Yet, he also cut five positions and £90,000 in funding from the London Domestic Violence Strategy Team. Go figure.

Boris Johnson on race and faith

What Do Boris Johnson Voting History And Past Comments Mean For Women
Muslim women in headscarves

In 2002, Boris Johnson referred to the people of Africa as ‘piccaninnies’, having ‘watermelon smiles’, and has described children of Uganda as ‘AIDS-ridden choristers’.
Last August, one of his Telegraph columns compared veiled Muslim women to ‘letterboxes’ and ‘bank robbers’.
A ‘direct link’ was found between Johnson’s comments and a rise in violence targeting women wearing a niqab, which covers the face and hair apart from the eyes, according to a hate crime watchdog.

‘Racially-motivated hate crimes spiked after Brexit, and the police are prepared for them to spike again when we do leave,’ says Micha Frazer-Carroll, writer of gal-dem’s ‘6 Things You Can Do To Oppose Boris’.
”Visibly Muslim’ women, usually referring to women who wear the hijab, niqab or burqa, are significantly more likely to be the victims of hate crimes — this is an explicit issue of racism and misogyny. Islamophobia is already an issue within the Tory party, is perpetuated by far-right figureheads like Tommy Robinson, and is rife in the mainstream press. Johnson’s comments contribute to this climate and dehumanise Muslim women.’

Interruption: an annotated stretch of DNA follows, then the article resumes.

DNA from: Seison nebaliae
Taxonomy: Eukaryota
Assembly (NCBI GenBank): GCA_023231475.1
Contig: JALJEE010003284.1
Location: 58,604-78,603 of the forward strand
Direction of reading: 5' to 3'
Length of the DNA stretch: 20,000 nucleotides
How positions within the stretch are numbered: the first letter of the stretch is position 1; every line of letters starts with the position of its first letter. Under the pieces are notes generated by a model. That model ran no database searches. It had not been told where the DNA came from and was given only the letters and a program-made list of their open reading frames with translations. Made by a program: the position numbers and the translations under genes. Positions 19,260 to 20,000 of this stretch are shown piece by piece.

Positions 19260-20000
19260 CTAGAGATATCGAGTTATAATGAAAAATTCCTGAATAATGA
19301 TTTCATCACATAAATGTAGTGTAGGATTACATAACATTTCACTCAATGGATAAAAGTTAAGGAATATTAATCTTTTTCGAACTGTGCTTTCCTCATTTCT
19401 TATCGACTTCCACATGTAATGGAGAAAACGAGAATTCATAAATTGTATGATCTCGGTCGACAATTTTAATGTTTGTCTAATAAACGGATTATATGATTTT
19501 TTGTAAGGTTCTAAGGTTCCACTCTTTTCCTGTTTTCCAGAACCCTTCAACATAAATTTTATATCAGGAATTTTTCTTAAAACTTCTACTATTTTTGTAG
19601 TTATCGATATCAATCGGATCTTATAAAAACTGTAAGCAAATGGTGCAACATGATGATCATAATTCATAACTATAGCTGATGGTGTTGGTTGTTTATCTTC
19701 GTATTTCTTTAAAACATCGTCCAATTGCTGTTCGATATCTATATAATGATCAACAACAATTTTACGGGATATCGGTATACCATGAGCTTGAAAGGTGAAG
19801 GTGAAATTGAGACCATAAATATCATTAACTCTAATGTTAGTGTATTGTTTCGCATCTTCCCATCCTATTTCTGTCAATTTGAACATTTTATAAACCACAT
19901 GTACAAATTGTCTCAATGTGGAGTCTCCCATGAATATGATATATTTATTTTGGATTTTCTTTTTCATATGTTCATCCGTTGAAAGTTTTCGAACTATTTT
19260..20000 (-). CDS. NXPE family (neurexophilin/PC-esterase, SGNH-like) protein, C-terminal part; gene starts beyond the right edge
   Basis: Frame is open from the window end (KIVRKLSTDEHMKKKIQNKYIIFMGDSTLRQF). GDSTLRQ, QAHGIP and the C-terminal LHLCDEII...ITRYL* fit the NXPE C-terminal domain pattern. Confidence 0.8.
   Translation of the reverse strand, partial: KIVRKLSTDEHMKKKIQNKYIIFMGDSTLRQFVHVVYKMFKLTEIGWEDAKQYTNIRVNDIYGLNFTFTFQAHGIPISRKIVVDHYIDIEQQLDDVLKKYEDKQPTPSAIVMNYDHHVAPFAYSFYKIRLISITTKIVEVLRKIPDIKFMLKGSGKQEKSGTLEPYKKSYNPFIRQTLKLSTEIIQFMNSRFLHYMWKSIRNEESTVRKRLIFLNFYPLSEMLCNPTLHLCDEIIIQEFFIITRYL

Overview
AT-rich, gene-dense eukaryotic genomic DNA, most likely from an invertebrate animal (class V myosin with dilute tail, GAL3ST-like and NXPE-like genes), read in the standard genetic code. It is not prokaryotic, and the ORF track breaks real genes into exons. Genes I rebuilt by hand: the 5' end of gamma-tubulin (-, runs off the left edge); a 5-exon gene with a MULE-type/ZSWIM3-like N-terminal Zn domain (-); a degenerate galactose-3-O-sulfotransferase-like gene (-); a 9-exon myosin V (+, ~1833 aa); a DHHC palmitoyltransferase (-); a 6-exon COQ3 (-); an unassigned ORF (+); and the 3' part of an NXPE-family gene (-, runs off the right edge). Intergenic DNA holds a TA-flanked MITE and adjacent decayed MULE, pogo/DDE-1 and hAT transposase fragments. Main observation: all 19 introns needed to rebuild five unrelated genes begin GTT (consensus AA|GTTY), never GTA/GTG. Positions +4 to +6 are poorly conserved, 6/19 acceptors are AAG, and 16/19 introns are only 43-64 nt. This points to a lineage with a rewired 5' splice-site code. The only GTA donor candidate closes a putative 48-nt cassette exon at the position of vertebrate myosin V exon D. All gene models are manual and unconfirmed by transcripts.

‘It’s actually comical that he has made statements about Muslim women in the past when he himself has Muslim ancestry (his great grandfather was a Muslim, Turkish journalist and politician),’ says Sunayah Arshad, associate editor of AZEEMA, a magazine, platform and community exploring, challenging and confronting issues surrounding representation and diversity.
‘The situation just re-iterates how important it is for communities like ours to continue creating a space for ourselves and continue educating others.’
Boris Johnson on tampon tax
Tampons and other sanitary products are still classed as a ‘luxury’ and ‘non-essential’ item in the UK (tell that to our ever diminishing knicker drawers) and although the rate has been reduced (the VAT we pay is now 5% as opposed to 20%), why are we paying at all?
Jaffacakes, bike helmets, postage stamps, edible cake decorations and herbal tea are just a few items we aren’t taxed on.
Johnson was one of the 305 MPs who voted against cutting the tampon tax in 2015, causing the Financial Bill amendment to be rejected.
‘This vote to abolish tampon tax should have been a no brainer, and it was for many male Tory politicians.’ says Gabby Edlin, founder of period poverty charity, Bloody Good Period.

‘For Boris to oppose the amendment just shows us quite how little he cares about women and people who menstruate. It was simply a human error that the tax was ever made on these products in the first place.’
EU policy has been the excuse over the tax necessity for the for a while, so when/if the UK leaves the EU in October, perhaps we can finally get the result falsely promised to us by David Cameron in 2016.